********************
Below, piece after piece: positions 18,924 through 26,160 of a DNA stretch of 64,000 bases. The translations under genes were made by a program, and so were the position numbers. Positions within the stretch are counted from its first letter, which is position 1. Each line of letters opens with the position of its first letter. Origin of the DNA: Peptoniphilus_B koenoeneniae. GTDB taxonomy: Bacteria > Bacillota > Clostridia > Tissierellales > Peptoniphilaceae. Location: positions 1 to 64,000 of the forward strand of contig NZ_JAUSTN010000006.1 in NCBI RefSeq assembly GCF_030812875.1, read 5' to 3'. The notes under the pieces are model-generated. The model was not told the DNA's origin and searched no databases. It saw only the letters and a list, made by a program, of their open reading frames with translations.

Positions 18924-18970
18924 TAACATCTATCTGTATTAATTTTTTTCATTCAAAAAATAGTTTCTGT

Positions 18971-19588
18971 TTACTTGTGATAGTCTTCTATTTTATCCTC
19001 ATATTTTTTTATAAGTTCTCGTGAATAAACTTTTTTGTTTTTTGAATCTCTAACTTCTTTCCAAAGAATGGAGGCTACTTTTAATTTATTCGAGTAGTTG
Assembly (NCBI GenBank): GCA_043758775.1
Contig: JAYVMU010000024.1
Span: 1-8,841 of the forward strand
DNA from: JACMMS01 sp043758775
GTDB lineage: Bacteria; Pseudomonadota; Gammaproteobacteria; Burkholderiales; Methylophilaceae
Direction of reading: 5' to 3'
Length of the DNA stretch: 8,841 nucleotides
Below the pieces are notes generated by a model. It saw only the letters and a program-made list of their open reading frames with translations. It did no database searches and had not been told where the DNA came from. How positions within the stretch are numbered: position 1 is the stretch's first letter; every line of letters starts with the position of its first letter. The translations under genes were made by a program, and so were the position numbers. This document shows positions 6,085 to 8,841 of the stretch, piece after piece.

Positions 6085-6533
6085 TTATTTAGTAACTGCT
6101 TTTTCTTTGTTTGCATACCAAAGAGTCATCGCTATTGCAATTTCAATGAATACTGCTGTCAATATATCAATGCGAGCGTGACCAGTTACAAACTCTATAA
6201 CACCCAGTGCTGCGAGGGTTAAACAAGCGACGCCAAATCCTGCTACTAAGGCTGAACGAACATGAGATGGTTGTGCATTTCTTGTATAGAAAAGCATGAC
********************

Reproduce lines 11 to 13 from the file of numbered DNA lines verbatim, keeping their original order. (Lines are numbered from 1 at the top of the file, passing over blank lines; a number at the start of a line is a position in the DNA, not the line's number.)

GTDB lineage: Bacteria; Pseudomonadota; Gammaproteobacteria; Burkholderiales; Methylophilaceae
Direction of reading: 5' to 3'
Length of the DNA stretch: 8,841 nucleotides